5. 5. 5 • Herbs are commonly used to treat ailments such as headache, burns, or to prevent cavities. They can be received from a healer or simply picked and prepared by the patient. They are particularly used in areas where there is limited access to clinics. • Sudanese routinely share over-the-counter medications or borrow prescription medications from others for cases of similar symptoms. • Most women breastfeed for two years, although some immigrants have accepted bottle feeding because of working outside the home. • There is a widespread belief in the spiritual realm and its manifestations on health and illness. For example, the belief in the “evil eye” in which a malevolent spell can be cast over someone just by looking at them which will in turn cause illness. • Traditional healing (zar), which is closely related to spiritual beliefs is practiced in most areas. Traditional healers act as an agent between the physical and spiritual world and are consulted for both physical and emotional healing. The healer is responsible for contacting the gods/spirits and interpreting their messages which will direct the patient’s healing. • Individuals can usually make health care decisions for themselves. Women, especially those from the South, can usually make decisions for themselves and their children. • When a patient is admitted to the hospital, it is a social obligation for friends and family to visit. • Female Genital Cutting (FGC) is practiced on Muslim young women, often under crude conditions, although the practice is not the norm in the South. In Northern Sudan Type III FGC is most common in which the clitoris, labia major, and minor are removed and the sides of the vulva are sewn shut over the vagina. B. Challenges to Healthcare in America • Language is the biggest barrier to health care. • Birthdates and medical history are not commonly recorded, so records cannot be relied on to be correct. January 1st is often used as a birth date for refugees. • Individuals may be unwilling to share personal information, such as how many children they have, due to superstitious beliefs that the information might be used to cause physical harm, such as the “evil eye”. • The concept of appointments and having to wait to be seen by a doctor is strange, because in Africa most clinics have a walk-in policy. • Sudanese tend to seek medical care only when they are very sick or injured, not for preventative care. • In Sudan it is not typical to undress for an exam. • Sudanese women are not normally examined by a male practitioner.
  6. 6. 6 • Traditional/spiritual healing and natural remedies are highly valued and are often considered more effective than western methods and medicines. • Sudanese expect a fast cure and may stop taking medicine if an immediate benefit is not seen, or may discontinue a full course of treatment once benefits are seen. • Physical therapies, especially extended sessions, are seen as a waste of time and money since immediate results are not seen. • Birth control may be seen as anti-ethical to the cultural value of bearing children. • Many women may not be willing to accept a Caesarian section delivery. C. Suggestions for Health Care Providers • If possible, try to have an interpreter present. Explain all tests and instructions and why they are needed in understandable terms to ensure correct translation. • When asking for personal information, explain why it is needed to avoid superstitious beliefs that it might be used to harm the patient. • Recommended tests for HIV, PPD, malaria, VDRL, Hepatitis B, parasites, as well as a nutritional assessment. Most refugees have had these tests prior to leaving Sudan, so if retesting is needed, clearly explain why. • When examining a patient, explain the necessity of a full examination as many Sudanese expect an examination that pertains just to the immediate illness. • If drawing blood for testing, be sure to explain why and how much is needed for each test. There is a belief that American hospitals draw too much blood, leaving the individual weak, and possibly even selling this blood to others. • Providers should avoid the appearance of being impatient or in a hurry. • If extended treatment or therapy is needed, clearly explain the importance of completing full course of treatment. • Clearly explain any written directions to unsure understanding. • Offer counseling for post-traumatic stress disorder. • If a gynecological exam is required, clearly explain why and that these procedures do not relate to sexual intercourse.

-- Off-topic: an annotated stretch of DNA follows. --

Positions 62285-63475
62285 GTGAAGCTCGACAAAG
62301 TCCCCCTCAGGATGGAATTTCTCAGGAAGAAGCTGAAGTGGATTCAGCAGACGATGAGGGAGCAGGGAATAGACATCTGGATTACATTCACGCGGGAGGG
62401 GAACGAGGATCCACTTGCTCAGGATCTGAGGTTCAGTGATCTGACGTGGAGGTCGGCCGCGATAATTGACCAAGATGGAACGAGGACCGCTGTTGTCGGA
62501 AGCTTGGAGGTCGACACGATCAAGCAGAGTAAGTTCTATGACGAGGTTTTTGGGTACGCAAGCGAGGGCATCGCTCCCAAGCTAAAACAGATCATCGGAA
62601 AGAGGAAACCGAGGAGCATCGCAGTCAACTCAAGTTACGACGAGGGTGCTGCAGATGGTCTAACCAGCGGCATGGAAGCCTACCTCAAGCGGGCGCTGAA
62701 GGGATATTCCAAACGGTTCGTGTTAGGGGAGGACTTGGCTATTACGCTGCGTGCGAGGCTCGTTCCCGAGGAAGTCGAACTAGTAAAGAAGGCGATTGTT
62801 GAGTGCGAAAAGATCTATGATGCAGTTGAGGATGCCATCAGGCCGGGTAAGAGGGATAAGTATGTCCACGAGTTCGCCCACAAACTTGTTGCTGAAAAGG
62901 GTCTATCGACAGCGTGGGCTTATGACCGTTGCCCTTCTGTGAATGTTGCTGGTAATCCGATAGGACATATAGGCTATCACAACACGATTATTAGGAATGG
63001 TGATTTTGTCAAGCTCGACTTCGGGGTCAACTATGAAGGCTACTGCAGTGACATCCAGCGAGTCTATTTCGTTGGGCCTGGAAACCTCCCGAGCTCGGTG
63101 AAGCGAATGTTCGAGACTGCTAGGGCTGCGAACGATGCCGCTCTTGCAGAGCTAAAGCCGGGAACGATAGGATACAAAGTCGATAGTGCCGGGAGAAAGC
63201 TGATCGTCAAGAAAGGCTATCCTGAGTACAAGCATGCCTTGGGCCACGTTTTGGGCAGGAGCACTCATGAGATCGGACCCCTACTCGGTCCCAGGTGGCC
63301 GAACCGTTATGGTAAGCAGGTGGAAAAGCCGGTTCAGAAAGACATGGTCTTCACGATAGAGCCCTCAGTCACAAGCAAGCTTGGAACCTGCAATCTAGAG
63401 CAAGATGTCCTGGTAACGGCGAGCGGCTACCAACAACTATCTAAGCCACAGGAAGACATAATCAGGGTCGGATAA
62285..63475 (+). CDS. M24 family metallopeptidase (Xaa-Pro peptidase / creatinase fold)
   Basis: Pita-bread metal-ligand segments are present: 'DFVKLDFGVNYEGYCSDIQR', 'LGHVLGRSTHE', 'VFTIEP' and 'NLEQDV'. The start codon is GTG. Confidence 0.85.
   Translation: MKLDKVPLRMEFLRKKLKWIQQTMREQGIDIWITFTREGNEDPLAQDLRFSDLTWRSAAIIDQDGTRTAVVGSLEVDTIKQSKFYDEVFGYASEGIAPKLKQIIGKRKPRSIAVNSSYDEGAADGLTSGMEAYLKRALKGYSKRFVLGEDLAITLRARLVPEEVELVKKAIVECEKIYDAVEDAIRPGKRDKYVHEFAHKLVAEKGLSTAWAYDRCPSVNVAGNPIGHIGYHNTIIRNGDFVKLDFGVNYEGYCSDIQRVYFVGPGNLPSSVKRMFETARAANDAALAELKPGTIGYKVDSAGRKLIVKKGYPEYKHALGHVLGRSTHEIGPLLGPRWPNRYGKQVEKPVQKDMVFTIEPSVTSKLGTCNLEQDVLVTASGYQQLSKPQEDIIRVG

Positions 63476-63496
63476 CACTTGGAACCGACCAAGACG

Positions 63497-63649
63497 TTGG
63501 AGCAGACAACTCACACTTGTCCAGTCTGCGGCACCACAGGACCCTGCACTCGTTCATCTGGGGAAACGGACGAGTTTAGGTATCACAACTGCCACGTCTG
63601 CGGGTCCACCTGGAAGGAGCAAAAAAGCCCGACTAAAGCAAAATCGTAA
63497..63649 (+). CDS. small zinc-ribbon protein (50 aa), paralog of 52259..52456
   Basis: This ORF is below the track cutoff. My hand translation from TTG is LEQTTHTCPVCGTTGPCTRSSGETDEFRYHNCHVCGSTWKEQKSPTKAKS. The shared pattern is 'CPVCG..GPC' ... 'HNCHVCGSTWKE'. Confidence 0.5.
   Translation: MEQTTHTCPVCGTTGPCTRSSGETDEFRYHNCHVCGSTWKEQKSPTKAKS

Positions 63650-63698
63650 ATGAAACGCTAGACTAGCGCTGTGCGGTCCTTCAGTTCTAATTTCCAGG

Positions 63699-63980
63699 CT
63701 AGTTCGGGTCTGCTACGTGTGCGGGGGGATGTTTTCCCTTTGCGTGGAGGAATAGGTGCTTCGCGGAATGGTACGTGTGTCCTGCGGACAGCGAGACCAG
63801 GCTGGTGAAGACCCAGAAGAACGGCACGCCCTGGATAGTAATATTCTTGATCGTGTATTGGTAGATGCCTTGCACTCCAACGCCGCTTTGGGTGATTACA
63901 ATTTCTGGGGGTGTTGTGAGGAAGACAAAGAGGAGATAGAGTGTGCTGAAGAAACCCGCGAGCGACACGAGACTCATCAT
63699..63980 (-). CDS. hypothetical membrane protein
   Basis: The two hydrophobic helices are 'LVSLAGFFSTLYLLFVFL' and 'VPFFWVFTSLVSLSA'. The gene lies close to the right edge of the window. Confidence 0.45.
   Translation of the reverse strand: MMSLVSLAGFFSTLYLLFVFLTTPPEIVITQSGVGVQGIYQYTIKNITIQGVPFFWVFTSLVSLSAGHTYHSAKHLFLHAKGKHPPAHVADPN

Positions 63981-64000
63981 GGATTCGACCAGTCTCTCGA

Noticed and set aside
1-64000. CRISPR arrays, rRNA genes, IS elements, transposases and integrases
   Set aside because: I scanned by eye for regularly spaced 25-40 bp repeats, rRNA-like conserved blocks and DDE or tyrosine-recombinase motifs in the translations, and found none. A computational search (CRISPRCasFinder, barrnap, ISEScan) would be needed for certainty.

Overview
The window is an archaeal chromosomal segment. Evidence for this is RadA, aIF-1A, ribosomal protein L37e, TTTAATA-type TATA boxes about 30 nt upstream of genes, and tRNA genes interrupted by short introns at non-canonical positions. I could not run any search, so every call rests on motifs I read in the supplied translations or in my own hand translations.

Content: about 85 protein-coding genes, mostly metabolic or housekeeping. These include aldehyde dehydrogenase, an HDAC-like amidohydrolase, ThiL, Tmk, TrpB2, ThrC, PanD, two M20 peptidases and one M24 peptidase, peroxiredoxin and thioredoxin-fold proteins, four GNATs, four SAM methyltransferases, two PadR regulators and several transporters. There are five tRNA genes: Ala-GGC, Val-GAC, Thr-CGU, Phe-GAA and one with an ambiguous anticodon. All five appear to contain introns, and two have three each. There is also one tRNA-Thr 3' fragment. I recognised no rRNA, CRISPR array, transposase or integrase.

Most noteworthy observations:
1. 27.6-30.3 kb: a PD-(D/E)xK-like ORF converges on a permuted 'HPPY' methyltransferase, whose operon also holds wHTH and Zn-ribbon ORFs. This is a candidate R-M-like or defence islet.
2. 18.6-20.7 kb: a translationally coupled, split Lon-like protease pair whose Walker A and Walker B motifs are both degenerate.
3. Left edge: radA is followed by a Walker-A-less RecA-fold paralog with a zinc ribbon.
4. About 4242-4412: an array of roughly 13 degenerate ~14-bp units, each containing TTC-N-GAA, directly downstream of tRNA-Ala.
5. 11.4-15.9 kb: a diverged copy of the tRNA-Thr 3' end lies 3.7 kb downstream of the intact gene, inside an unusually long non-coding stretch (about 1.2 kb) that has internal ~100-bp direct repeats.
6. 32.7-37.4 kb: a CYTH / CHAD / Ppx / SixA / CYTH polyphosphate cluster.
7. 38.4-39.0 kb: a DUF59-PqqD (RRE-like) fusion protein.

7. 7. 7 References Ahmed, I.M., Bremer, J.J., Magzoub, M.M.E., & Nouri, A.M.H. (1999). Characteristics of visitors to traditional healers in central Sudan. Eastern Mediterranean Health Journal, 5(1), 79-85. Constantinides, P. (1985). Women heal women: Spirit possession and sexual segregation in a Muslim society. Social Science and Medicine, 21(6), 685-692. Elumbarak, E., Bromfield, E., & Bovelle, A.C., (2004). Focused interviews with Sudanese Americans: Perception about diet, nutrition, and cancer. Preventative Medicine, 40(5), 502-509. Embassy of the United States. (n.d.). About Sudan. Retrieved October 17, 2005, from Encyclopedia Britannica Online. (2005). Sudan. Retrieved September 29, 2005, from Jacobsen, F. (1998). Interpretations of sickness and misfortune among Beja pastoralists. Anthropology and Medicine, 5(2), 145-167. Lainof, C.A., & Elsea, S.J. (2004). From Sudan to Omaha: How one community is helping African refugees find a new home. American Journal of Nursing, 104(7), 58-62. McLaughlin, A. (2005). Cellphones, roads, and girls in school. Is this south Sudan? Christian Science Monitor, 97(41), 1. Power, D.V., & Shandy, D.J. (1998). Sudanese refugees in Minnesota family practice clinic. Cultural Competence, 30(3), 185-189. Southern Sudan Community Association. (n.d.). Traditional culture. Retrieved November 9, 2005, from
  8. 8. 8 Sudan. (n.d.). Retrieved October 28, 2005, from coolplanet/kidsweb/world/sudan/sudgeog.htm Sudan – looking at health care. (n.d.). Retrieved November 27, 2005, from Sudanese arabic. (n.d.). Retrieved October 28, 2005, from sudanesearabic/lesson1.htm Sudanese refugees. (n.d). Retrieved October 11, 2005, from ~Charles_Kemp/sudanese_refugees.htm U.S. Department of State. (2004). Appendix E: Overview of U.S. Refugee Policy. Retrieved October 14, 2005, from,